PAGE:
Boris Johnson says next British PM must deliver ‘proper’ Brexit
Switzerland (Reuters) – Britain’s new prime minister must move quickly to “properly” leave the European Union, Brexit campaigner Boris Johnson said on Friday after Theresa May said she would step down.
Johnson, a Conservative lawmaker and former foreign minister, is favourite to replace May.
Speaking at a conference in Switzerland, Johnson said May had been “patient and stoical” in facing all the difficulties around the country’s departure from the bloc.
She tried and failed three times to get a deeply divided British parliament to ratify her divorce deal.
“The job of our next leader in the UK, he or she, is to get out of the EU properly and put Brexit to bed,” Johnson said.
“And to make sure we have an exciting, dynamic, but also socially compassionate conservatism that can see off Jeremy Corbyn and the Labour Party,” he said, referring to the main opposition party.
He declined to give further details of his own leadership campaign, in which he will face rivals including Foreign Secretary Jeremy Hunt and probably former Brexit Secretary Dominic Raab, the ex-Leader of the House of Commons Andrea Leadsom and several others.
“I don’t wish to elaborate on what I’m going to do and how we are going to do it, but believe me you will hear possibly more about that than you necessarily want to in the next few days,” Johnson said.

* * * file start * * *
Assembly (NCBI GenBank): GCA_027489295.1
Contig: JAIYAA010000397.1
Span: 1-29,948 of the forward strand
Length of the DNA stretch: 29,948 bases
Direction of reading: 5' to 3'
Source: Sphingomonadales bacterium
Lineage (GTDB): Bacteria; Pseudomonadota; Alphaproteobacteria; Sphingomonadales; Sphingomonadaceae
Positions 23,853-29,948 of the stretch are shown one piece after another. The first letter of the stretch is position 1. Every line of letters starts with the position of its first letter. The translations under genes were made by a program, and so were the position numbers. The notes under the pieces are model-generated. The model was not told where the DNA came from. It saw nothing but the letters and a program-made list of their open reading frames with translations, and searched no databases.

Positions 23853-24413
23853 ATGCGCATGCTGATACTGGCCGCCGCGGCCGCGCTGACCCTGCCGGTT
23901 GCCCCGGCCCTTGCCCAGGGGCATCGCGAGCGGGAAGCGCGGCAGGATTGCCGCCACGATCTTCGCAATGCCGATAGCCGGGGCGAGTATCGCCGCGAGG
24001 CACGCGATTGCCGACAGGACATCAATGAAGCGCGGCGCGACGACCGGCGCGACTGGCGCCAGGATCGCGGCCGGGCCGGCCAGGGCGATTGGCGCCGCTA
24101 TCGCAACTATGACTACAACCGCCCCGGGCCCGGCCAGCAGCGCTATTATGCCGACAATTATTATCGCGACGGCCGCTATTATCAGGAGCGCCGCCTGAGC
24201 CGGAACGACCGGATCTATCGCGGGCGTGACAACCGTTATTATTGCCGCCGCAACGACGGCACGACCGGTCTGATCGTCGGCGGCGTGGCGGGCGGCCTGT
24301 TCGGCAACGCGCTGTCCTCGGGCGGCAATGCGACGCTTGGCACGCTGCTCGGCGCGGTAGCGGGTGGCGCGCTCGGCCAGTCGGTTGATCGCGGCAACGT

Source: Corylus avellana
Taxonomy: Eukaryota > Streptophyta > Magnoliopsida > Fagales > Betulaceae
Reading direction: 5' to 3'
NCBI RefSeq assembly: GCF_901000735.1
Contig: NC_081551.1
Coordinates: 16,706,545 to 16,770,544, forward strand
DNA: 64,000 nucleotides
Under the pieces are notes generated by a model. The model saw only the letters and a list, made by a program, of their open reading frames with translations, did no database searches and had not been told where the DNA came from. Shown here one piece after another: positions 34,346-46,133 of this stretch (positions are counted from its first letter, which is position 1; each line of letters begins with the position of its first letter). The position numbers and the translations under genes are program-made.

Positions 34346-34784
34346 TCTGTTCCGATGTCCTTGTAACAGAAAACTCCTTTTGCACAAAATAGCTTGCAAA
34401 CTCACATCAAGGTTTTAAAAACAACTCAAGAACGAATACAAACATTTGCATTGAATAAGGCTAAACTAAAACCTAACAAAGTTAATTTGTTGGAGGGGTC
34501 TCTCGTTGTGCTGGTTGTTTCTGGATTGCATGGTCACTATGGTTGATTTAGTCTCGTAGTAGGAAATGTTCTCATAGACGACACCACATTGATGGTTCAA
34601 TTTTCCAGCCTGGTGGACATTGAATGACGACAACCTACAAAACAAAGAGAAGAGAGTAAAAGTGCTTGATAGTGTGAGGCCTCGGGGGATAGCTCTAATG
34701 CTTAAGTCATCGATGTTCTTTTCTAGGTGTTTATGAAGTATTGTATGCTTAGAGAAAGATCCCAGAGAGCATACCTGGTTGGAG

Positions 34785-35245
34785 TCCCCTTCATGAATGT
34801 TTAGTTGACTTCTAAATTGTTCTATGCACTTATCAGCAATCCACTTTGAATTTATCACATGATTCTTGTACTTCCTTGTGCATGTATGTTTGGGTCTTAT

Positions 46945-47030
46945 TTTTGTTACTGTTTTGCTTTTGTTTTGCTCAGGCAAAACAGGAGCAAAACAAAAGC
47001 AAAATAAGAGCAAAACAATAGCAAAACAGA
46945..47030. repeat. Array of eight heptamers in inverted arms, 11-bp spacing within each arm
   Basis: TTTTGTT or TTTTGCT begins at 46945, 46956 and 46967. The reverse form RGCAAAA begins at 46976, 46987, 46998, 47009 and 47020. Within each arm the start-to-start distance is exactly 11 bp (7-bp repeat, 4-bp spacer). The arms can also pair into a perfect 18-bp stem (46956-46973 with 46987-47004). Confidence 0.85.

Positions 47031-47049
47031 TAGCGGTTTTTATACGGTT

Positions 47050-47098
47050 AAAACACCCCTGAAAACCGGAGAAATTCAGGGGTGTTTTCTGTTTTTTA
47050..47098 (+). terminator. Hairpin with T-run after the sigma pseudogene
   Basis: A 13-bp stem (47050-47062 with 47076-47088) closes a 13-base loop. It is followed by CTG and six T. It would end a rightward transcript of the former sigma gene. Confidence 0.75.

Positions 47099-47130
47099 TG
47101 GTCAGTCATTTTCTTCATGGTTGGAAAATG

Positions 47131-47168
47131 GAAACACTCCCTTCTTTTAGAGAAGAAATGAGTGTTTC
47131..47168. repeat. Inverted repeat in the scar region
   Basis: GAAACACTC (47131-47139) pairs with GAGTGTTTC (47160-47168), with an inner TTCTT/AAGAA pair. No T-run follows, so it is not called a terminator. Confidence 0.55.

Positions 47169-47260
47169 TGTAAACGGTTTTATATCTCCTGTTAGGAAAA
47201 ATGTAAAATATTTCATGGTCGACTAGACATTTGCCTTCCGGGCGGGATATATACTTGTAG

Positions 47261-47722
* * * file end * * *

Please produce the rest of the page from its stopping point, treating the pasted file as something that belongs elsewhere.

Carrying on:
The European Union has said repeatedly that it will not renegotiate the Withdrawal Agreement it sealed with Britain in November.
“A new leader will have the opportunity to do things differently and have the momentum of a new administration,” Johnson said. The rise of populist movements in Europe could make officials in Brussels reconsider, he said.
The status of the border between British-ruled Northern Ireland and EU-member Ireland, a major stumbling block to May securing support for her divorce deal, could be resolved during an implementation phase of any trade deal, he said.
He said Britain could forge a “fantastic free trade relationship” with Europe after it quits the bloc but could also be a champion for global free trade.
Members of parliament could help by agreeing not to revoke Article 50, which triggered Britain’s departure from the European Union after the 2016 referendum, he said.
“We will leave the EU on October 31, deal or no deal,” Johnson said, adding a second referendum on EU membership would be a “very bad idea” and divisive.
(Reporting by John Revill, Editing by Michael Shields and Janet Lawrence)